Into That Darkness by Steven Price: After a powerful earthquake tears apart Victoria, B.C., survivor Arthur Lear digs out a young boy. His mother, buried with him and assumed dead, is left behind and Arthur finds himself acting as guardian to the boy. A debut novel for poet Price, this book paints a portrait of a very possible happening using stunning language and imagery. Artist Lear’s observations of the fallen city and his own efforts at survival are marked by the wisdom of his 69 years and his long-held grief over his wife’s death. Both beautiful and eerie, this book explores the desperate choices people make when pushed to their limits and the questions of faith that arise in the face of destruction.
The Strength of Bone by Lucie Will: Attempting to escape the grief of his former life, Doctor Henry Bryce travels to Blantyre, Malawi where he encounters patients struggling to survive a variety of maladies: malaria, tuberculosis, HIV, pesticide poisoning. When he travels with Nurse Iris to her home village he is pushed to the edge of hopelessness and attempts a foolish outing in a mountain wilderness he doesn’t know while Sister Iris is left to come to terms with the circumstances that formed her life. A medical doctor, Wilk has written an ambitious debut novel that explores the meaning of resilience in the midst of great loss and overwhelming disease.
Three Day Road by Joseph Boyden: “This law is the same law as in the bush. Turn fear and panic into the sharp blade of survival,” writes Joseph Boyden in his masterful debut novel. The experience of living off the land contrasts and melds with the bloody, near-apocalyptic battlefields of WWI as Xavier recalls his time spent fighting overseas where the smell of blood in the trenches reminds him of slaughtered moose. Addicted to morphine, his memories weave in and out as he journeys down the river with Niska, his auntie, who tells him stories of her own life—hard winters, killing windigos, and her rejection of residential school—as she brings him home. A deeply honest and human tale of survival on several fronts.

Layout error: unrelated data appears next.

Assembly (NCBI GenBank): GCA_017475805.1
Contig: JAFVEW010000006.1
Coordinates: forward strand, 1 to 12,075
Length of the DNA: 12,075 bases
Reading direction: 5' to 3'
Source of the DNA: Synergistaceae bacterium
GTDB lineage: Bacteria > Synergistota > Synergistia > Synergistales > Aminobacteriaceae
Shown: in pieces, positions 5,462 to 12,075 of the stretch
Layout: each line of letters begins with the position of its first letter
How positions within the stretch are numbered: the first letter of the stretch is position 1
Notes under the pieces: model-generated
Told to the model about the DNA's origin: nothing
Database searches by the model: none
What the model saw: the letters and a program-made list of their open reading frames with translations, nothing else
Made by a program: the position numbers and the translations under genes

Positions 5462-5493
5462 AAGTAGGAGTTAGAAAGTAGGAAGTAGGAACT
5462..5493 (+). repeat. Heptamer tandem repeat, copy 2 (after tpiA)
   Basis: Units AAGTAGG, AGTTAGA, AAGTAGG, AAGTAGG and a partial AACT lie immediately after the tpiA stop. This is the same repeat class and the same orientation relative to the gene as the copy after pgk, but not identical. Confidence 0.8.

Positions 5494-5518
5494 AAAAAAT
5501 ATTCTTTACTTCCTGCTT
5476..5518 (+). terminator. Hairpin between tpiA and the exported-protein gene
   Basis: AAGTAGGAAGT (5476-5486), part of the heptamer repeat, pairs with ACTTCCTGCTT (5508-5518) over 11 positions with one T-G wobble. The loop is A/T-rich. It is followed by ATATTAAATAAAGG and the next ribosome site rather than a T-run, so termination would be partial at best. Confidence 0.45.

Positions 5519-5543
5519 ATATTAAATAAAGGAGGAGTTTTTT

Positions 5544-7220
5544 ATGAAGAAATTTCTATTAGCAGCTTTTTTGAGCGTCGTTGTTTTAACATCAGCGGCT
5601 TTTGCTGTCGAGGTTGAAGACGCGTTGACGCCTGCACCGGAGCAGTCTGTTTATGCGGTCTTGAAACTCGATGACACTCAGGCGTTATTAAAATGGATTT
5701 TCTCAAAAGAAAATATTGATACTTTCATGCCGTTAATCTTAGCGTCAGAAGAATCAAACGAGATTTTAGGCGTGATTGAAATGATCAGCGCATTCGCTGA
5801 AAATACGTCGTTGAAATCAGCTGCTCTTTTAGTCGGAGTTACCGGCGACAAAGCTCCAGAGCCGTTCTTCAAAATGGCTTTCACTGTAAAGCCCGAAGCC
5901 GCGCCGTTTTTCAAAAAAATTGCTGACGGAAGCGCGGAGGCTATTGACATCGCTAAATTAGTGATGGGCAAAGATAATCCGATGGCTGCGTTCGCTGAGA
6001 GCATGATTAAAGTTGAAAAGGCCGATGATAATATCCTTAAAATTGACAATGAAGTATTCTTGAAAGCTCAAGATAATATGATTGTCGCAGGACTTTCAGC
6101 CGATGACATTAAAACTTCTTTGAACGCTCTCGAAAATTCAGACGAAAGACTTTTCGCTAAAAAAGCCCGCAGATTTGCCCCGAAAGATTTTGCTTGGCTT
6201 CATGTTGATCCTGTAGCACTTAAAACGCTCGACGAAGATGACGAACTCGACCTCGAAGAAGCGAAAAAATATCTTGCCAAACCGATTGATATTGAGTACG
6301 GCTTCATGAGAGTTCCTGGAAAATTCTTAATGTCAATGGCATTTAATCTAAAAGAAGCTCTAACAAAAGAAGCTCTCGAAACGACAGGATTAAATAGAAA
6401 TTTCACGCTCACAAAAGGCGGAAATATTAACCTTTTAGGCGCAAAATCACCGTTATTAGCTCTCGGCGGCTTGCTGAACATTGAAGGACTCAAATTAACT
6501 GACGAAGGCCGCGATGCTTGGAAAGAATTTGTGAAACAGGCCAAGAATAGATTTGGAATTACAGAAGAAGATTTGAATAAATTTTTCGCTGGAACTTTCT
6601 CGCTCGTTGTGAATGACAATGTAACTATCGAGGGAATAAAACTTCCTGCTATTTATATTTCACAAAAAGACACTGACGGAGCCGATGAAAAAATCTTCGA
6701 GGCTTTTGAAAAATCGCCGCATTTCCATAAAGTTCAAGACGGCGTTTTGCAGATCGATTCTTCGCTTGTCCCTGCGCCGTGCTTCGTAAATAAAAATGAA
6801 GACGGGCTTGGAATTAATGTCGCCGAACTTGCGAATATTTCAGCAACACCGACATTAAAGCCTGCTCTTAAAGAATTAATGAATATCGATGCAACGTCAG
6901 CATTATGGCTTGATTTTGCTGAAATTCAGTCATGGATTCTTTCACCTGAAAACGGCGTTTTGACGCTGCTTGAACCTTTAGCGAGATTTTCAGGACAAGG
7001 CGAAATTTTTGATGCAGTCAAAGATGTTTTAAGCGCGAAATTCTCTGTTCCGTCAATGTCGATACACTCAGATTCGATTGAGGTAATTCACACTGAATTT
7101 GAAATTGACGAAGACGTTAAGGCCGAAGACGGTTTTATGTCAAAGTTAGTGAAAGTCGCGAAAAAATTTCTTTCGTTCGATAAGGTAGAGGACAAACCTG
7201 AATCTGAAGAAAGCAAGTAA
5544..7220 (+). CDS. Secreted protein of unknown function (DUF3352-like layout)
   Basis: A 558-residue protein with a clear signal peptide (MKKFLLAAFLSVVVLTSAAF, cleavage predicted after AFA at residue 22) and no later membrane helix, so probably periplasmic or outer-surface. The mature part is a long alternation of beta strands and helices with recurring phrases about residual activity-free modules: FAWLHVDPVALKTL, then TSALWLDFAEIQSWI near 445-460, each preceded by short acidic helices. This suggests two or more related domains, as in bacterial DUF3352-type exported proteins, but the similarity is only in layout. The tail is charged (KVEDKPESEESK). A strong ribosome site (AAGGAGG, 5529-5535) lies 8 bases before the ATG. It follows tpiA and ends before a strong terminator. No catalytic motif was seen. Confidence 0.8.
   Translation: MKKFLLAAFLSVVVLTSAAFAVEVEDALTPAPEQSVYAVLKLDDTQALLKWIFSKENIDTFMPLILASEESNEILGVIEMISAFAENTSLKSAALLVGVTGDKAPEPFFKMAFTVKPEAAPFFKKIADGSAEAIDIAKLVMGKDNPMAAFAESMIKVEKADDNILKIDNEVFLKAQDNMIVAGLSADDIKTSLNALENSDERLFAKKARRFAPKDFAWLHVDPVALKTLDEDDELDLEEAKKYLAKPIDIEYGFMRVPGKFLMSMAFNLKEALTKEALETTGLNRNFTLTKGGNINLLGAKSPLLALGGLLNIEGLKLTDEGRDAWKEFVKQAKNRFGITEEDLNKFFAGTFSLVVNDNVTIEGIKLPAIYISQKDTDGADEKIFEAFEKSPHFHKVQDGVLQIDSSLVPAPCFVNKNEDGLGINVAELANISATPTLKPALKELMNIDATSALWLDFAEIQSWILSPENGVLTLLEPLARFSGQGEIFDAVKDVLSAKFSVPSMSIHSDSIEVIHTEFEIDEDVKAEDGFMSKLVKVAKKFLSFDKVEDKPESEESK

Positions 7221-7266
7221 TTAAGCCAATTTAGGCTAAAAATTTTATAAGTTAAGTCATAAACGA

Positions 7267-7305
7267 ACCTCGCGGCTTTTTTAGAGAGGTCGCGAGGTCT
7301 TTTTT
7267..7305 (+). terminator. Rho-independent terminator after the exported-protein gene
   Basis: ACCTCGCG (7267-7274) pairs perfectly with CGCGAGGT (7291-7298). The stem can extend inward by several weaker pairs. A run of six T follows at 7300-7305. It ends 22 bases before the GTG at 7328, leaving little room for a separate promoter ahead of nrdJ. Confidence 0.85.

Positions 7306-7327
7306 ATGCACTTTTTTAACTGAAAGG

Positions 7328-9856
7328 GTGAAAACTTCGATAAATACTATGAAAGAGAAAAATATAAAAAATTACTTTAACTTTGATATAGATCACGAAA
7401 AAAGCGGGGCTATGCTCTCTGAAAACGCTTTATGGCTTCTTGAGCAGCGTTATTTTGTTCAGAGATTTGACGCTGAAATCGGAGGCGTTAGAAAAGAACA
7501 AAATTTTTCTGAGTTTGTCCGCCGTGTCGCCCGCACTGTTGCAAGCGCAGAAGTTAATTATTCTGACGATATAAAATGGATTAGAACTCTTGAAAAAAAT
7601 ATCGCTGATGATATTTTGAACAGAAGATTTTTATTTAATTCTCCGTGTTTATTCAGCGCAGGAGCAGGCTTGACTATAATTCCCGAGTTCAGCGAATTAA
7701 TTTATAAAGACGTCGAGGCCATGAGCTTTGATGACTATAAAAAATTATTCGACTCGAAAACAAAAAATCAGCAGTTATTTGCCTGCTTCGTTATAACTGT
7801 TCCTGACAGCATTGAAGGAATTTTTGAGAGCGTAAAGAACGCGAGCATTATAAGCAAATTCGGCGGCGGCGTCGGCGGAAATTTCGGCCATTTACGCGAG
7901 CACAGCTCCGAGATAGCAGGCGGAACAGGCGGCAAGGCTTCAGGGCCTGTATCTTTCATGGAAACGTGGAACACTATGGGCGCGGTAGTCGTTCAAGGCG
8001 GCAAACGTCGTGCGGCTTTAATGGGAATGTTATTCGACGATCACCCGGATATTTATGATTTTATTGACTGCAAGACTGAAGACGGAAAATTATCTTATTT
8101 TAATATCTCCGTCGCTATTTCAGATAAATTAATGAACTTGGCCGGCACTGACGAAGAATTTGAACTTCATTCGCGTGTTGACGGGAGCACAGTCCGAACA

The n-Body Problem by Tony Burgess: Not for the faint of heart, this extremely well-paced and graphically violent post-apocalyptic novel deals with the real zombie threat: how to dispose of the bodies. In a world where a billion undead block the sun thereby causing ecological and human health problems, an unnamed would-be bounty hunter struggles to survive in the face of incredible, fantastically disturbing odds. Despite harrowing plot points, Burgess’s prose is confident, poetic and even, at times, beautiful.
Kuessipan by Naomi Fontaine (translated by David Homel): This quiet and poetic novel is a meditation on life in an Innu community in northern Quebec that moves from language loss and drug and alcohol abuse to traditional, nomadic hunts and gorgeous descriptions of the land and the village. A new mother, the narrator contemplates birth and death, writing about the high birth rate among teenage girls and the impact her grandparents had on her own life. Unnamed characters enter and leave the narration, giving a dream-like quality to the prose which focuses on sheer survival alongside the richness of tradition and the natural world. “What he knows he learned from his grandfather,” she writes. “What he knows he has been practicing since he stopped using drugs. He has made himself a new future.”
Lauren Carter has been published in several literary journals and has been nominated for the Journey Prize. Lichen Bright, her first collection of poetry, was long-listed for the ReLit Award. Her non-fiction articles have appeared in a variety of publications, including National Geographic Traveler, This Magazine, the Georgia Straight, First Nations Drum, The Writer, and Adbusters. A transplanted Ontarian, she currently lives in The Pas, Manitoba. Swarm is her first novel. More information can be found on her website laurencarter.ca.